The federal Family and Medical Leave Act (“FMLA”) is a law that requires covered employers to provide eligible employees with a certain amount of unpaid, job-protected leave for certain qualifying family and medical reasons. In the private sector, an employer is generally covered by the FMLA if it has 50 or more employees in 20 or more workweeks in the current or preceding calendar year. The law sets forth certain eligibility criteria that employees of covered employers must satisfy in order to be entitled to the leave, and the purpose of the leave must be for one or more qualifying reasons.
Unemployment insurance provides partial income replacement benefits to eligible employees who have lost their job (or in some instances have had their hours reduced) for certain qualifying reasons. The funding for unemployment insurance benefits comes from tax payments that employers make to the federal and applicable state governments. Each state has their own unemployment compensation system, and while the laws may vary from state to state, the majority of employers are required to contribute to federal and state unemployment taxes.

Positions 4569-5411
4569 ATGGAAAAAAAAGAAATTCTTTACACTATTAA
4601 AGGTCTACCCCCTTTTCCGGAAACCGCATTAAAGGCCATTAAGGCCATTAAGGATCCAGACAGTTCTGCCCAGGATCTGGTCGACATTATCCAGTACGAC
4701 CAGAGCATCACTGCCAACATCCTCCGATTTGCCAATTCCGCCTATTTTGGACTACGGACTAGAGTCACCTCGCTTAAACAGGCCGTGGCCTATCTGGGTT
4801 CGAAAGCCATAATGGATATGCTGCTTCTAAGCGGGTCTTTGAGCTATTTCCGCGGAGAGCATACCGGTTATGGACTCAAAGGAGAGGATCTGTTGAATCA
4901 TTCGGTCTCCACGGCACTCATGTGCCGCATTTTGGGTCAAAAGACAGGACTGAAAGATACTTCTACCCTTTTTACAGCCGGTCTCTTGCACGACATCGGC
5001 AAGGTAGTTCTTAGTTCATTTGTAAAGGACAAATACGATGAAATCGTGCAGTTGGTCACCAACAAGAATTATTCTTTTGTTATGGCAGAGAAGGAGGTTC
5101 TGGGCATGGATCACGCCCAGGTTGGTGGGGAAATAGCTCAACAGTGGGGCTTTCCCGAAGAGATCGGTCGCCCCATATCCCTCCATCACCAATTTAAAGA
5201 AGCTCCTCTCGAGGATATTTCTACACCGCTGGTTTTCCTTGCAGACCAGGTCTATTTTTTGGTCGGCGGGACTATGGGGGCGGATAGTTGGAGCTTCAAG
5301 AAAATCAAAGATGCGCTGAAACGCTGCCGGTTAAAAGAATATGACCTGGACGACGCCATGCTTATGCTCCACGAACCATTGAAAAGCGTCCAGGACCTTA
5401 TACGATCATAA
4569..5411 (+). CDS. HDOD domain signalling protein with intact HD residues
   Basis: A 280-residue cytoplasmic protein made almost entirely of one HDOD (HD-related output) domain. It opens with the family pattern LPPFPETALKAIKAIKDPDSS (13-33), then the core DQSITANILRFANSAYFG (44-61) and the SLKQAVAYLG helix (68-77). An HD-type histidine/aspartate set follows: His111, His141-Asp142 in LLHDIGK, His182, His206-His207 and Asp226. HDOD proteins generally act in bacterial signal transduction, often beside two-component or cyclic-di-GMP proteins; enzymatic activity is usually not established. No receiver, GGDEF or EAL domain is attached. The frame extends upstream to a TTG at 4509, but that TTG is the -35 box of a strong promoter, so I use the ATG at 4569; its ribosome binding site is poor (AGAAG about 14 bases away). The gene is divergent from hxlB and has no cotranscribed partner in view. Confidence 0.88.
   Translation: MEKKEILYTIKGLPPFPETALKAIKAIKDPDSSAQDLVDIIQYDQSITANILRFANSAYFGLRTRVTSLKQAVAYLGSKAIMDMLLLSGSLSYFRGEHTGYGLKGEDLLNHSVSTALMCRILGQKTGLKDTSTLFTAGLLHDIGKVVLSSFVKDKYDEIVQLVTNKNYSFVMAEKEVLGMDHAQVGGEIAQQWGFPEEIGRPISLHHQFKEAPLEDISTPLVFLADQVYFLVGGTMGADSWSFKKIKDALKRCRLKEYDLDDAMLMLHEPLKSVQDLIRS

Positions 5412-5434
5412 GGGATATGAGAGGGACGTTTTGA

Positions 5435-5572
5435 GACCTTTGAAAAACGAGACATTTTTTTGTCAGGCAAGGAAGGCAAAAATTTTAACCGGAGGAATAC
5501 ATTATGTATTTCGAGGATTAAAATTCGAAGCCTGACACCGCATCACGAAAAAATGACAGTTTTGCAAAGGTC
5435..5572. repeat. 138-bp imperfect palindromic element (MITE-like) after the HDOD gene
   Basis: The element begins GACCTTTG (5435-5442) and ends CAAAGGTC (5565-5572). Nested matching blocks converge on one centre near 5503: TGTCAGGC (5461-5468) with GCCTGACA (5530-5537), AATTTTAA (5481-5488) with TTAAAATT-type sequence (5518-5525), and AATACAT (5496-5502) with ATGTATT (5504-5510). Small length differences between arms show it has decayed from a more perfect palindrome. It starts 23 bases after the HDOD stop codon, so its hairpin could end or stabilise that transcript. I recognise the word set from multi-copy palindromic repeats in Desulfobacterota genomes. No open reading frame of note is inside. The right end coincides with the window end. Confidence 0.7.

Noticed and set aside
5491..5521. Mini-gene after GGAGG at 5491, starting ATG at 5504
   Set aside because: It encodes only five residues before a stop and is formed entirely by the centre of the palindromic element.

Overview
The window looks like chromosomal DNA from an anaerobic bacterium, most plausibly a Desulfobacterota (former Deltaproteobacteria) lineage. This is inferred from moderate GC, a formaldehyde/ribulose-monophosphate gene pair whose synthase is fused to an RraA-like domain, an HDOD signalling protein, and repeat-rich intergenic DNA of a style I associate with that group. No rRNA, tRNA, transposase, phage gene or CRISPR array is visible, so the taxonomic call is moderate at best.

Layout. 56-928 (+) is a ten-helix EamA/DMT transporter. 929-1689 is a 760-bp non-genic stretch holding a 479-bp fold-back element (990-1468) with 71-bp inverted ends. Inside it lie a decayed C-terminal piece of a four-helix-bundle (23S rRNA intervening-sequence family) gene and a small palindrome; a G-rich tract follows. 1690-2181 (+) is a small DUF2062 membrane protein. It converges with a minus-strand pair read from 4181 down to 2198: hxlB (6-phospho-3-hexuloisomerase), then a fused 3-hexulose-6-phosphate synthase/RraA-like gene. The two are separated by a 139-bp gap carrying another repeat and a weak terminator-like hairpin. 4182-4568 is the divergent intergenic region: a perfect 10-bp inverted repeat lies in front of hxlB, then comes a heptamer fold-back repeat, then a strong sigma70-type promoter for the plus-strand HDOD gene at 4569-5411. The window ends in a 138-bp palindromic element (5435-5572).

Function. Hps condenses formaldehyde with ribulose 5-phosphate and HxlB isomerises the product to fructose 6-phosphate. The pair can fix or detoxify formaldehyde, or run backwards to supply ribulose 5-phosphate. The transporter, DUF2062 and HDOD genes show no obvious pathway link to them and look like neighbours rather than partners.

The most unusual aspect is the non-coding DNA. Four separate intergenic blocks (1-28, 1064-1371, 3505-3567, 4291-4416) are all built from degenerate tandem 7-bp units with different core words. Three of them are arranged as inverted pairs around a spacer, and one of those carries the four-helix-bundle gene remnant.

With so many businesses looking to attract and retain potential employees, it is important to show that your business is invested in them, their health, and their future. For more information on Employee Benefits and how Cross Insurance can help you contact your local office.
Please note that the applicability and specific requirements of employment-related laws (including without limitation laws related to required benefits) may be highly dependent on a wide variety of factors. Employers must consider federal requirements as well as the requirements of the particular state or states in which they operate. A particular benefit that may not be required under federal law may be required under applicable state law, and vice versa. Further, state law requirements can and often do vary from state-to-state. The applicability of some laws (federal or state) may depend on variables, including (without limitation) the number of employees employed by an employer. The benefits described in this article are by no means an exhaustive list of all benefits that may be required under federal or state law, nor is this article meant to fully describe or explain any particular type of benefit. This article is for general information purposes only and is not to be relied upon or used for any particular purpose. Cross Insurance shall not be held responsible in any way for, and specifically disclaims any liability arising out of or in any way connected to, reliance on or use of any of the information contained in this article. This information contained in this article is not intended to constitute and should not be considered legal, insurance, accounting, or other professional advice, nor shall it serve as a substitute for the recipient obtaining such advice. Employers should consult legal counsel to determine applicable legal requirements. The views expressed in this article are that of its author and do not necessarily represent the views of Cross Financial Corp. and its subsidiaries or affiliates (“Cross Insurance”) or Cross Insurance’s management or shareholders.